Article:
by Rudy and Jill Sechez, Posted October 27, 2014The sound of shouting drew us up on deck, where we watched the crew on a nearby boat madly scurry about trying to get re-anchored. Next morning we dinghied over to ask what had happened.
by Sail Staff, Posted September 22, 2008"We love to sail our older Hunter 34 and want to upgrade the navigation setup at the helm. We’d like to add a wind indicator and combine our existing speed and depth displays in a single unit, using the existing sensors if we can. We cruise on Lake Michigan and rarely leave the Wisconsin coast. Is there an economical solution for us, and can the new instruments talk to our laptop?"-- Peter
by Tim Bartlett, Posted October 14, 2009Jim Liggett of Cornish, New Hampshire, asks:"I am installing a lightning- ground system and plan to use a 5/8in rod extending at least 6in above my VHF antenna. Does it matter whether the pointed rod is solid copper or can it be copper-coated steel, as is often used for grounding rods on shore? If the steel rod will work equally well, is there a good way to keep the tip
by Tim Bartlett, Posted March 19, 2010Jose Viegas of Lagos, Portugal, asks:"I have a Navman DSC VHF radio, and last summer I began noticing that when I transmit in bad weather, only boats close by can hear me. But I can always clearly receive transmissions from others, near and far. How can I test to see whether the problem is with the antenna, the connection or possibly the radio itself?" Tim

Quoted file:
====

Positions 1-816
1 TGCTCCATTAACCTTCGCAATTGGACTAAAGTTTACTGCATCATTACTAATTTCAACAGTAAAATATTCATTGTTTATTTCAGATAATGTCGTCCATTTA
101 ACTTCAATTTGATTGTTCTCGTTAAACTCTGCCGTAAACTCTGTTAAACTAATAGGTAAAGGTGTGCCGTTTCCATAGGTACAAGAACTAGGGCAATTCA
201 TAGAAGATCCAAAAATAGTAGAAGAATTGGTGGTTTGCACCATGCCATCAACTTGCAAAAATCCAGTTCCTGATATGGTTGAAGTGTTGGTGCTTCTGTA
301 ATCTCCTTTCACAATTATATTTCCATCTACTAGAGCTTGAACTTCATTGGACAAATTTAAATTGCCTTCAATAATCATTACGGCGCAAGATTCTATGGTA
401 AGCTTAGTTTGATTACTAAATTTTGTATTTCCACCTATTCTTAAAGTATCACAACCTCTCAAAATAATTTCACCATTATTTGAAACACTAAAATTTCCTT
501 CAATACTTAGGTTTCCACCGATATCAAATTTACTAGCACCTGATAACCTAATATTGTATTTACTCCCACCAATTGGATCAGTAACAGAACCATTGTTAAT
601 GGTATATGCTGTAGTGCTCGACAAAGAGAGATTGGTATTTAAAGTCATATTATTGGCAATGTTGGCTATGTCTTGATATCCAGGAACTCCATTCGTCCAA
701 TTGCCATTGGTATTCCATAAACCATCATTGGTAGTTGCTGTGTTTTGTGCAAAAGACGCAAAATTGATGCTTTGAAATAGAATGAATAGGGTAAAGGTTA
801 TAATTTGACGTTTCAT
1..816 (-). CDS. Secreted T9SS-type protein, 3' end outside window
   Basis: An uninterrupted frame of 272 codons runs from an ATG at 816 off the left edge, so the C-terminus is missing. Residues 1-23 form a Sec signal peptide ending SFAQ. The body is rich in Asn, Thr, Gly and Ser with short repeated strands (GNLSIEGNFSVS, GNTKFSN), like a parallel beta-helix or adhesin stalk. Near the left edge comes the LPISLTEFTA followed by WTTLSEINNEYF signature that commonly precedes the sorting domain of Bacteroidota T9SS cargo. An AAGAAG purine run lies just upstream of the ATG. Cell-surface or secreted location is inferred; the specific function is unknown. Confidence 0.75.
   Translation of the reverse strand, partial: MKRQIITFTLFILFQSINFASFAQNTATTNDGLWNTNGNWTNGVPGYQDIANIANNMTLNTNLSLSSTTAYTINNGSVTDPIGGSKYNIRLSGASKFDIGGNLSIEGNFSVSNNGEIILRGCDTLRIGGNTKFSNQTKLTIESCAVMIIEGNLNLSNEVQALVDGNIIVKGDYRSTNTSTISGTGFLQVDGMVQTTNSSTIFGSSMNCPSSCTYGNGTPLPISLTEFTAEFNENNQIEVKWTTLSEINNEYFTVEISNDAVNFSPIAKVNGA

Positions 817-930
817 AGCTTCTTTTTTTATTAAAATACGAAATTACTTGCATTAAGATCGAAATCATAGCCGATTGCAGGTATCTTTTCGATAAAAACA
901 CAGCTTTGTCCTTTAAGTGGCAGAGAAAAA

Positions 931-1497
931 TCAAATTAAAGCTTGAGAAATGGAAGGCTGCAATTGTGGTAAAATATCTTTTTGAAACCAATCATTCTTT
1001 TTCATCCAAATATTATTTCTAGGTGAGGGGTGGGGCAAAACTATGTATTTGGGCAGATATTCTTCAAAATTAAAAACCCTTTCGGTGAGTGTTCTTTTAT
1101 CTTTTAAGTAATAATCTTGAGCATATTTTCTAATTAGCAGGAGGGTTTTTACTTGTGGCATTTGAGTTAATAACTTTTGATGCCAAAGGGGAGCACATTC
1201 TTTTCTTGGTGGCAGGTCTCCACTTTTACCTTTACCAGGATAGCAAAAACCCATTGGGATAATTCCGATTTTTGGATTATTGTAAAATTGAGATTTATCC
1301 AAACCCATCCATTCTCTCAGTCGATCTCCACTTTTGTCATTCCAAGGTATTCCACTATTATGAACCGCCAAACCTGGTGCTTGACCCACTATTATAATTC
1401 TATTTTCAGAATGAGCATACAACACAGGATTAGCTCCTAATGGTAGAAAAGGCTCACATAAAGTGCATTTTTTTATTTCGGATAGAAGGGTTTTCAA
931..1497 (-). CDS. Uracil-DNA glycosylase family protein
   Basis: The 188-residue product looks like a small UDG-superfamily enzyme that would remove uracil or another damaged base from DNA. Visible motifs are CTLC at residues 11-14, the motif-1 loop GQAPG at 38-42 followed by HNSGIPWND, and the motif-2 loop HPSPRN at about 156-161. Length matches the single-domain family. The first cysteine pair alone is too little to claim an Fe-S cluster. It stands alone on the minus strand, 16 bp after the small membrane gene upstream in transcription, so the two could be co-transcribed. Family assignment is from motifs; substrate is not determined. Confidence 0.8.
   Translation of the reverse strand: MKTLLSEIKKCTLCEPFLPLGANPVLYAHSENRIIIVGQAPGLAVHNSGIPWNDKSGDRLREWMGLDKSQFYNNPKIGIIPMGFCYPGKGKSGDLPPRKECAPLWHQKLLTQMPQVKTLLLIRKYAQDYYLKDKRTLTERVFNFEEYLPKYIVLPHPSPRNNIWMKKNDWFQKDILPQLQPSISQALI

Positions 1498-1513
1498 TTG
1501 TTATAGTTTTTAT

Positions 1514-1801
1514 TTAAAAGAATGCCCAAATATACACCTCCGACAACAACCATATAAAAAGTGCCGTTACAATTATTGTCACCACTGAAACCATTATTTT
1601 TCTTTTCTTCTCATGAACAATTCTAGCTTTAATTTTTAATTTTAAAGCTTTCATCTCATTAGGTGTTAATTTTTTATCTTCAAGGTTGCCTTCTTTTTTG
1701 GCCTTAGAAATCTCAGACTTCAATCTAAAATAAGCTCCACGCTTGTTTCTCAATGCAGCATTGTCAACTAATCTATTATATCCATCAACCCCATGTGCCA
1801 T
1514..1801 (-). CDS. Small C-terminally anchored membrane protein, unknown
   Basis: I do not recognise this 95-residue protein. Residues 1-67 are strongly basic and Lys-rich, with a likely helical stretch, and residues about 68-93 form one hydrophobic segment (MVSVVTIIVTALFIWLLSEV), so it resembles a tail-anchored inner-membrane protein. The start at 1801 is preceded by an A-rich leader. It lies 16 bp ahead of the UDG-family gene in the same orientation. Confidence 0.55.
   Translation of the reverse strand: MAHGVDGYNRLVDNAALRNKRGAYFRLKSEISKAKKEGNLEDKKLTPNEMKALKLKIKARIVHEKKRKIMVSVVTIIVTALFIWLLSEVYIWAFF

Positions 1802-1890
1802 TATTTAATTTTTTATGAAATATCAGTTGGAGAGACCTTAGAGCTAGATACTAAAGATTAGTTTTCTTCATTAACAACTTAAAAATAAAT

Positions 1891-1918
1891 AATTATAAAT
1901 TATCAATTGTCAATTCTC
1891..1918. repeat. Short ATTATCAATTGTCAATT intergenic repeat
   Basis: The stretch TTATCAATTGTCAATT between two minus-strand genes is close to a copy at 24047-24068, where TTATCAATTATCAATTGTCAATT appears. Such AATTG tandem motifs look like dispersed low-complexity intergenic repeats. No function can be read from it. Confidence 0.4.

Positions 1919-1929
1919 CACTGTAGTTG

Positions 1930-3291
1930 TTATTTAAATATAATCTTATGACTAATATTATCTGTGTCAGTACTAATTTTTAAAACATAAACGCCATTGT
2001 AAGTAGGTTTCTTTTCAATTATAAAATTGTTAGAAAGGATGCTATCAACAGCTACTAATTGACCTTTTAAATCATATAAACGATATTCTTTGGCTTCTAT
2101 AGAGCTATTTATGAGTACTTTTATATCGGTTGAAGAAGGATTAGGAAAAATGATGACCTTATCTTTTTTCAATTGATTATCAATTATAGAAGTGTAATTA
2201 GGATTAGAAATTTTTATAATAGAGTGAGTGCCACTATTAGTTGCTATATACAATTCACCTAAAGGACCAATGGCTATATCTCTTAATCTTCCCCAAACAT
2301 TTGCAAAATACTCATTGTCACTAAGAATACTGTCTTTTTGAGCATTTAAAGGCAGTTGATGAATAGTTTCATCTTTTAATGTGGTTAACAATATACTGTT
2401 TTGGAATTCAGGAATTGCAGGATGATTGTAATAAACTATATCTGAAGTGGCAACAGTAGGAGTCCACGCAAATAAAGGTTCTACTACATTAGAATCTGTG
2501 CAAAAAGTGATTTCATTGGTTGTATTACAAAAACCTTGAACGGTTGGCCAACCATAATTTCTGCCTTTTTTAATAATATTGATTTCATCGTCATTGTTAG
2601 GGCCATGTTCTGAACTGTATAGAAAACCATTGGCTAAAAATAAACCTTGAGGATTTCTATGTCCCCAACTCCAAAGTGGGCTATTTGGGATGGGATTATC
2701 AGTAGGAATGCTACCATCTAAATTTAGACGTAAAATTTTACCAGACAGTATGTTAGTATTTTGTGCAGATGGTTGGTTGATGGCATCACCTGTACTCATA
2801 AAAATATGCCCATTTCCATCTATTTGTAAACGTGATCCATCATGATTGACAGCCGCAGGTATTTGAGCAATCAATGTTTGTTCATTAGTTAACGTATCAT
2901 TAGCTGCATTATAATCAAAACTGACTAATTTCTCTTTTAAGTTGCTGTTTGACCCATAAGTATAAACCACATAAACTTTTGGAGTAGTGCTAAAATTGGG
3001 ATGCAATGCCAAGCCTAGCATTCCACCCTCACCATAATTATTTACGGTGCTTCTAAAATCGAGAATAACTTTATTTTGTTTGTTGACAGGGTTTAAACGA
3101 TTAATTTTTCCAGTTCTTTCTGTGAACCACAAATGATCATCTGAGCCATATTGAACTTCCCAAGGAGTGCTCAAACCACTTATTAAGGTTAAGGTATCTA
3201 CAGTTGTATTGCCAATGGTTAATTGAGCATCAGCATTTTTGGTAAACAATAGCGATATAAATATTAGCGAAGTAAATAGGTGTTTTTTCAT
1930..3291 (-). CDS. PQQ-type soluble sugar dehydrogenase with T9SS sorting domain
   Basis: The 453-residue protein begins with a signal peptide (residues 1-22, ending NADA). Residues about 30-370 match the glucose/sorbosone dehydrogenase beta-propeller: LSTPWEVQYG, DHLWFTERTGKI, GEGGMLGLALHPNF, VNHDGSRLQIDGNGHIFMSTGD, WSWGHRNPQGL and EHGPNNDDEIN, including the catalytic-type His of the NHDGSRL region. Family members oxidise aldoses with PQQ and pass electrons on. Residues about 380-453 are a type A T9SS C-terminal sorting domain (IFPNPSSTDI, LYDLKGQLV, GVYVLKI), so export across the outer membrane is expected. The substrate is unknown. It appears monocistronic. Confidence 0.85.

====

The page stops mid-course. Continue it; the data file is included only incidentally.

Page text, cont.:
by Capt. Bernie Weiss, Posted December 23, 2008Diesel mechanics is not a difficult subject. In fact, all owners of diesel-powered boats can—and should—learn the fundamentals of operating and maintaining their engines. To run well, a diesel engine requires clean fuel, clean oil, and a lot of air. Routine maintenance will virtually guarantee years of trouble-free service and will keep your busy mechanic at bay.How a diesel engine works,